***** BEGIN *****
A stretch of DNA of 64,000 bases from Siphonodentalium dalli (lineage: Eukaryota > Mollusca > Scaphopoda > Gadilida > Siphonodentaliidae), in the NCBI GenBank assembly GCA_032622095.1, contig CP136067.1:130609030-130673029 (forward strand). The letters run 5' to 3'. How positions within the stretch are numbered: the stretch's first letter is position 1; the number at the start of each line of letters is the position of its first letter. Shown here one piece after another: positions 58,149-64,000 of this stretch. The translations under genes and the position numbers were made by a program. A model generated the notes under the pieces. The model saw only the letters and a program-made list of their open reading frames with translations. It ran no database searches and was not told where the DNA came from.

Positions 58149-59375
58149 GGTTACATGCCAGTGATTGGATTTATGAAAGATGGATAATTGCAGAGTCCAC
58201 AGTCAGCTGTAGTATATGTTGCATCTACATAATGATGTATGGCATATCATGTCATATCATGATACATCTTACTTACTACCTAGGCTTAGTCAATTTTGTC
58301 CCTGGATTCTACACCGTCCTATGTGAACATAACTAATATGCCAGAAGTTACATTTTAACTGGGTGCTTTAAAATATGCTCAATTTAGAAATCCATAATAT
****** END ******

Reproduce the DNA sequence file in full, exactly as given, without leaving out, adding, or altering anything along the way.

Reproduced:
A stretch of DNA of 64,000 bases from Siphonodentalium dalli (lineage: Eukaryota > Mollusca > Scaphopoda > Gadilida > Siphonodentaliidae), in the NCBI GenBank assembly GCA_032622095.1, contig CP136067.1:130609030-130673029 (forward strand). The letters run 5' to 3'. How positions within the stretch are numbered: the stretch's first letter is position 1; the number at the start of each line of letters is the position of its first letter. Shown here one piece after another: positions 58,149-64,000 of this stretch. The translations under genes and the position numbers were made by a program. A model generated the notes under the pieces. The model saw only the letters and a program-made list of their open reading frames with translations. It ran no database searches and was not told where the DNA came from.

Positions 58149-59375
58149 GGTTACATGCCAGTGATTGGATTTATGAAAGATGGATAATTGCAGAGTCCAC
58201 AGTCAGCTGTAGTATATGTTGCATCTACATAATGATGTATGGCATATCATGTCATATCATGATACATCTTACTTACTACCTAGGCTTAGTCAATTTTGTC
58301 CCTGGATTCTACACCGTCCTATGTGAACATAACTAATATGCCAGAAGTTACATTTTAACTGGGTGCTTTAAAATATGCTCAATTTAGAAATCCATAATAT